In Baird’s case it was all go; in Turnbull’s it has been all waffle. And thus from both Macquarie Street and Capital Hill disappointed voters have drifted away, not necessarily to Labor, but to all kinds of snake-oil messiahs who offer the action – any action – they crave. Thus both Baird and Turnbull ended up surrounded by the Hansonites, the Shooters and Fishers, the Xenophonites, the Nileists and other equally absurd fringe groups which they must either ignore or placate, both seriously unpalatable options.
Baird has decided that enough was enough: his family issues were more serious than the ongoing frustrations of the bear pit. Turnbull stumbles on, but, so far at least, with no real plan to end the impasse. And last week’s mini-shuffle is unlikely to make any significant difference.
Turnbull has selected Greg Hunt as his trouble shooter to manage the perpetually fraught area of health – an area has always been a Labor stronghold, long before (and, one suspects, long after) the so called Mediscare campaign of the last election. On the surface, Hunt and Turnbull are a good mix; for starters both sold out on serious action on climate change, and both of the disciples of Dr Faustus are fixers – more interested in cutting a deal than in achieving real results.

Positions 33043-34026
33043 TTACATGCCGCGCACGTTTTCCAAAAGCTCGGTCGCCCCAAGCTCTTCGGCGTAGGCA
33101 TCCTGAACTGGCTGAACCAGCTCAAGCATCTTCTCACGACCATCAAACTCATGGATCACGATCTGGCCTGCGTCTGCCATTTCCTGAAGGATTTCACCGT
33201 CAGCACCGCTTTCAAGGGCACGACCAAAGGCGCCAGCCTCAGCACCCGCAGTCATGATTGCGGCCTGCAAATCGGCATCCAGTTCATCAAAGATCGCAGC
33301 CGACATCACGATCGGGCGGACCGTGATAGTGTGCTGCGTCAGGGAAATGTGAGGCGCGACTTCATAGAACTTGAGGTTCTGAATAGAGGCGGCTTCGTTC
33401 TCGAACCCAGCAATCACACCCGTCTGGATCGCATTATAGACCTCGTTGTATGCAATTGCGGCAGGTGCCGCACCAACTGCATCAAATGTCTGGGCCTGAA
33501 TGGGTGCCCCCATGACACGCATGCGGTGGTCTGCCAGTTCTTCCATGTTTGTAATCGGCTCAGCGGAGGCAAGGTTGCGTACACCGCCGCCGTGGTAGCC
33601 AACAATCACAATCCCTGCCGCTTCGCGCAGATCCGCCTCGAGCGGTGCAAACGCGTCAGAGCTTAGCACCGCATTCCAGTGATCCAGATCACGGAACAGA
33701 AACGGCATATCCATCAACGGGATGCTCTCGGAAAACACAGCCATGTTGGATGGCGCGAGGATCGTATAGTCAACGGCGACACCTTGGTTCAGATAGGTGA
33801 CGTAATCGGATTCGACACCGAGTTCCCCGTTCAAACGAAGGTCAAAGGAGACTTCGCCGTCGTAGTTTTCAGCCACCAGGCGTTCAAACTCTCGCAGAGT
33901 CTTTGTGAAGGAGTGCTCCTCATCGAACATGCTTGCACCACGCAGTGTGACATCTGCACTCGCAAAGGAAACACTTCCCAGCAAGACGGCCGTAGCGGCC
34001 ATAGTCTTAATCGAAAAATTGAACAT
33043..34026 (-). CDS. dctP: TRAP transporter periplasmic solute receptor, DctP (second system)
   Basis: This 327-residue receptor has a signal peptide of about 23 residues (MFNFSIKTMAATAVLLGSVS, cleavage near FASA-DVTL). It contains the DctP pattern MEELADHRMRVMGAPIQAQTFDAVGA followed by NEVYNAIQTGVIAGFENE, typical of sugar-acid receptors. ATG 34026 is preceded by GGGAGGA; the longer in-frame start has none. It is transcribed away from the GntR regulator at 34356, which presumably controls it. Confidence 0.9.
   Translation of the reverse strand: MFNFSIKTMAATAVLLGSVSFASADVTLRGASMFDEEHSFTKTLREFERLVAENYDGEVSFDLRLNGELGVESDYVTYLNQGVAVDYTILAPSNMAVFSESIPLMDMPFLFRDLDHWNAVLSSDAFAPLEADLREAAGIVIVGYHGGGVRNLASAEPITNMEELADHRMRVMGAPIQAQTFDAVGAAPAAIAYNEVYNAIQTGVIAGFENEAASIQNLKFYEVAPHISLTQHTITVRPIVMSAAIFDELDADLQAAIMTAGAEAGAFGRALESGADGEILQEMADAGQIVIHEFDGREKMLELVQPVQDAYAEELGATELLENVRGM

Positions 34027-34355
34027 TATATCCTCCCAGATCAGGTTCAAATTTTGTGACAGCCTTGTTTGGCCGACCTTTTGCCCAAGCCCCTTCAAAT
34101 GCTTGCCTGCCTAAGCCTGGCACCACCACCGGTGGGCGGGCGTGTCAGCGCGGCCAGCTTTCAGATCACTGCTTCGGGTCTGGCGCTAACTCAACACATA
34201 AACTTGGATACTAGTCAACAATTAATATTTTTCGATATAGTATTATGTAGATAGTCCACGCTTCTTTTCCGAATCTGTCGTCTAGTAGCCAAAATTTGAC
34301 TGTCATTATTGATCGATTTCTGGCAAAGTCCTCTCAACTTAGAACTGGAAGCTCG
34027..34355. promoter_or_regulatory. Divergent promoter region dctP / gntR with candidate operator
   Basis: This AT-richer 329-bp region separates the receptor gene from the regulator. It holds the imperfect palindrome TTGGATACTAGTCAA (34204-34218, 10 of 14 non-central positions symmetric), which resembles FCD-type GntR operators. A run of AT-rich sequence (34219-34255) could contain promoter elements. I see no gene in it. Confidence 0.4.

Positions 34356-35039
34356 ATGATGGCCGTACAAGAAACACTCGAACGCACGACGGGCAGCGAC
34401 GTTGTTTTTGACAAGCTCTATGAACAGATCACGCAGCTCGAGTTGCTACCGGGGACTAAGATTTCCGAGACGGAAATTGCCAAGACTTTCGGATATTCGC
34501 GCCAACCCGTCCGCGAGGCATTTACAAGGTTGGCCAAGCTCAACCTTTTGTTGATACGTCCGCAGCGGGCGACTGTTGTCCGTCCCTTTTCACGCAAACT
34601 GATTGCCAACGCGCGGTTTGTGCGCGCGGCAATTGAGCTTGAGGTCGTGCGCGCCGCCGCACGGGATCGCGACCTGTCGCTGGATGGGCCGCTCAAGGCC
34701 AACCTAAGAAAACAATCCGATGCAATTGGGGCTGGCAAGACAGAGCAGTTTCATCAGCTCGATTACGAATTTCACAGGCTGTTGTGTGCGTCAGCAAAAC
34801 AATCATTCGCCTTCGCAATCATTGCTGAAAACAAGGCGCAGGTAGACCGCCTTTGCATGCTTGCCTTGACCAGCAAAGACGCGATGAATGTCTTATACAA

Hunt has already signalled a willingness to move to a more Americanised system, but, confusingly, unfreeze the Medicare rebate The latter is an obviously necessary, if belated, move, but one which will do nothing to rein in the cost of services. Only a major increase – a doubling, as I have long advocated – of the levy will have any real effect; pruning costs and cutting services will only make things worse, in terms of both policy and politics. But that kind of fiddling is precisely the Turnbull-Hunt method, and we can expect it to continue.
The move of the terminally forgetful and still vulnerable Arfur Sinodinos will be otherwise unremarked, but the promotion of Ken Wyatt as our first indigenous minister is at least of symbolic significant. Wyatt succeeds on his own merits, but will always be suspect by the hardliners – he may remember the downfall of our first indigenous parliamentarian, Neville Bonner, who was dumped from preselection by the warlords of the Queensland Liberal Party many years ago.
In any case the shuffle is no more than a stop gap: there will have to be more to come, even if the real swamp dwellers like George Brandis and Peter Dutton are regarded as protected species. But Tony Abbot will remain pawing at the starting gates. Despite the ringing endorsement of Pauline Hanson and the continuing promotion of The Australian’s Simon Benson, who is apparently moonlighting as Abbott’s part time press secretary, the former king remains unwanted — definitely more quondam than futurus.
On that score Turnbull has been decisive. But it was not nearly enough to turn the continuing malaise into a successful week. Turnbull may console himself with the thought that if he stayed up to watch, from a safe distance, the inauguration of the most loathed incoming president in American history, at least he is not the least popular leader in the civilised world. Yet.
Mungo MacCallum is a veteran journalist and for many years was a senior member of the Canberra Press Gallery.